Eventually, most of us wonder what our purpose is here on Earth. Why did we come into being at this exact moment? Why has our life aligned with those around us, our interests, careers, locations and even thoughts?
I think animals have a purpose too.
A few weeks ago we said goodbye to our family pet of 14 years. Orion was the underdog. The first few months of his life were desperate and challenging, with time spent running the streets as a stray.
He was underweight, timid and head-shy when we adopted him at roughly 6 months of age. His previous life had likely been filled with abuse and neglect.
But, he had a spark.
He was curious, loving and faithful. He grew to accept the soft touch of a scratch behind the ears and squeak of soft, plush toys. I remember the day he finally took a bone from my hand and his eyes lit up when he realized it was all his and he could chew it for as long as he wanted.
However, he was still the underdog. His shimmering blue-gray coat, white chest and wide stance proudly represented his mixed pit bull breed and with that came an immediate stereotype.
Aggressive. Mean. Bite. Scary.
People would shy away from us in public places because they assumed all pit bulls are dangerous. Parents would grab their children and go to another aisle at the pet store when Orion would smile ear to ear, let out a whimper and wag with excitement at the thought of getting a back rub from a little person.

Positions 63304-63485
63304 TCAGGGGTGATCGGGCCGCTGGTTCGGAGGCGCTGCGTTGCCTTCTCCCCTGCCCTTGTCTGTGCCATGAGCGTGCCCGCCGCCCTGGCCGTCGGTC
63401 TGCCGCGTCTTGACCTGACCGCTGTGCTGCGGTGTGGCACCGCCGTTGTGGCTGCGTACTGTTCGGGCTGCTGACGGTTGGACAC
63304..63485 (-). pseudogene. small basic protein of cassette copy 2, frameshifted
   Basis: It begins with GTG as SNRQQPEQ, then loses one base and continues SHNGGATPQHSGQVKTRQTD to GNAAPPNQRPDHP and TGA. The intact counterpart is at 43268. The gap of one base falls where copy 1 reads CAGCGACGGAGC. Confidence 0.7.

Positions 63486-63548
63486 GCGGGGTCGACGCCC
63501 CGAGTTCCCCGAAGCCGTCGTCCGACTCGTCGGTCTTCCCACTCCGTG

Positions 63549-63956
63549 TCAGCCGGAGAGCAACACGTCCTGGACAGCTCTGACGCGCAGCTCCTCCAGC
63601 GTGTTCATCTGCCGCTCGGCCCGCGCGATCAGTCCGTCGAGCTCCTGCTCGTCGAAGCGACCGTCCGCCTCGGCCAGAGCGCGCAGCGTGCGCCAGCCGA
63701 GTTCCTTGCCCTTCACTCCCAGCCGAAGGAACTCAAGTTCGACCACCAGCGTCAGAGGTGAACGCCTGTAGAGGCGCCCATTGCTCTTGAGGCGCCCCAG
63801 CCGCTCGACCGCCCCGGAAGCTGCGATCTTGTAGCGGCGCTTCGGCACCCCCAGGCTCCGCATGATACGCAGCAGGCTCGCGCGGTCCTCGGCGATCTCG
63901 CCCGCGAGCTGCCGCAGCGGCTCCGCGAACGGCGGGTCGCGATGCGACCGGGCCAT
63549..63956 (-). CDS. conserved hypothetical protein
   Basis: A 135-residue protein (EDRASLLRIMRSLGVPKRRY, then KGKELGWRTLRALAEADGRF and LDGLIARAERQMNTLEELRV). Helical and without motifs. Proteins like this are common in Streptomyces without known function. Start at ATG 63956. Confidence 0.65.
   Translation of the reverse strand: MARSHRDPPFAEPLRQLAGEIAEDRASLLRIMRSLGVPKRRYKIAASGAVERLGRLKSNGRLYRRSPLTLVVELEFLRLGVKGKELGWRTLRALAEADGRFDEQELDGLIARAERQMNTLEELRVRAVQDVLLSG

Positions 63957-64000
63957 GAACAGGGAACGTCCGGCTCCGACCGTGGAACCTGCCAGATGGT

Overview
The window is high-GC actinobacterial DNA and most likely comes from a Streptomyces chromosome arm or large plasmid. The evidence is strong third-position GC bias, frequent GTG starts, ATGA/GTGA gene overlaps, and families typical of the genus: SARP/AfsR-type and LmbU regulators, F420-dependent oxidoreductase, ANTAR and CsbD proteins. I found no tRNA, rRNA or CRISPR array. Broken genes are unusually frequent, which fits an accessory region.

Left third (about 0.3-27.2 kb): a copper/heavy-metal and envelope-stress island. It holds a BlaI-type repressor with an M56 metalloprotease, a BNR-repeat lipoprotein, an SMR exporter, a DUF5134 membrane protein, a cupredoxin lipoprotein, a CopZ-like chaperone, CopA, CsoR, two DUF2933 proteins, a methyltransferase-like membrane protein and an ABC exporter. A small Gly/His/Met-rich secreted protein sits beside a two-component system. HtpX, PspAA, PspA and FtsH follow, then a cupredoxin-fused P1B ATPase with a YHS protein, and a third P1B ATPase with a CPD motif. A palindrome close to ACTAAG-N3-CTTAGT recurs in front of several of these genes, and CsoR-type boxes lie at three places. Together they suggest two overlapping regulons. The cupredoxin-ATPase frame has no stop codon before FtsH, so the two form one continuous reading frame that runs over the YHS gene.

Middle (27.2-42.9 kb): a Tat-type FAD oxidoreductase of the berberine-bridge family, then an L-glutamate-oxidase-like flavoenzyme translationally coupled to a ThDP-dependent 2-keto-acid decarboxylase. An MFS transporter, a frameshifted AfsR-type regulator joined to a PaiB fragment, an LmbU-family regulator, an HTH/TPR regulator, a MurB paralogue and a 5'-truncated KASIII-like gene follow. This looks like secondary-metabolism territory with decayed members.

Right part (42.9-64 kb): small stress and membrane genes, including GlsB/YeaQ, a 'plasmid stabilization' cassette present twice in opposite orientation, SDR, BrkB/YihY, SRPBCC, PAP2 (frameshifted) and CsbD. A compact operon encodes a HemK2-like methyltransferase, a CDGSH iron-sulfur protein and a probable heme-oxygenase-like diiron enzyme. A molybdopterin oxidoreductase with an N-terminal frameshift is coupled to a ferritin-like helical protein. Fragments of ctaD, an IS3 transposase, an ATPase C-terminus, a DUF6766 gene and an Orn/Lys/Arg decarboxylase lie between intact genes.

Then there were the others. Those who had open minds and weren’t afraid to ask about the pretty dog enjoyed a positive pit bull experience. Orion loved every person and animal, especially small children and our guinea pig, Elvis. Orion wasn’t a licker, but he did like to sniff your eyes and then lightly sneeze — his unique form of kissing.
If I had to guess, Orion’s purpose on this earth was to spread love, create love and be loved.
Love for a breed that’s often misunderstood.
Love to those who gave him attention.
Love to kids who wanted to meet a dog.
Love to a young couple who just adopted a pet.
Love to my readers who have followed his antics over the years.
Love to his dog sister.
Love to everyone who came in our front door.
Love to the TV crew who interviewed us about the local dog breed ban legislation.
Love to the vets and caretakers he’s met.
Love to his hamsters, mice, guinea pig and bird siblings over the years.
Love to the pet owners we’d meet at the dog parks.
Even on the hardest, longest days, he was always ready to greet you with a smile and wag. And, lots of love.
Be like Orion. Share your love.
Until next time,
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